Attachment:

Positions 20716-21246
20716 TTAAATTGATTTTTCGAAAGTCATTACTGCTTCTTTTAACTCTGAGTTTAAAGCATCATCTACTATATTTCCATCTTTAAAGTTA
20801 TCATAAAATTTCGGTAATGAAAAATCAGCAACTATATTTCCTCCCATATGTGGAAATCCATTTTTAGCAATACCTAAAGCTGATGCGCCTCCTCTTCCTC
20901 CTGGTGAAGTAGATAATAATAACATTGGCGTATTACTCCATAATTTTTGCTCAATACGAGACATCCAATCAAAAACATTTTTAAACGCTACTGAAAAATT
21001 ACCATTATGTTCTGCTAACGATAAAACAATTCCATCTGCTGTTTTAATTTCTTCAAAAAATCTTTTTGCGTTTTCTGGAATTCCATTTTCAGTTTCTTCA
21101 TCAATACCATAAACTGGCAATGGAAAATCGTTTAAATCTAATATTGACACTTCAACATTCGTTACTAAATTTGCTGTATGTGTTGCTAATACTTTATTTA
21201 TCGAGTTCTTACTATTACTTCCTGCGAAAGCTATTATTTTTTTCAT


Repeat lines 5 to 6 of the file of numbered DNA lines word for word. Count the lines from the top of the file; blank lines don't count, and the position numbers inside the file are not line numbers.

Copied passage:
21001 ACCATTATGTTCTGCTAACGATAAAACAATTCCATCTGCTGTTTTAATTTCTTCAAAAAATCTTTTTGCGTTTTCTGGAATTCCATTTTCAGTTTCTTCA
21101 TCAATACCATAAACTGGCAATGGAAAATCGTTTAAATCTAATATTGACACTTCAACATTCGTTACTAAATTTGCTGTATGTGTTGCTAATACTTTATTTA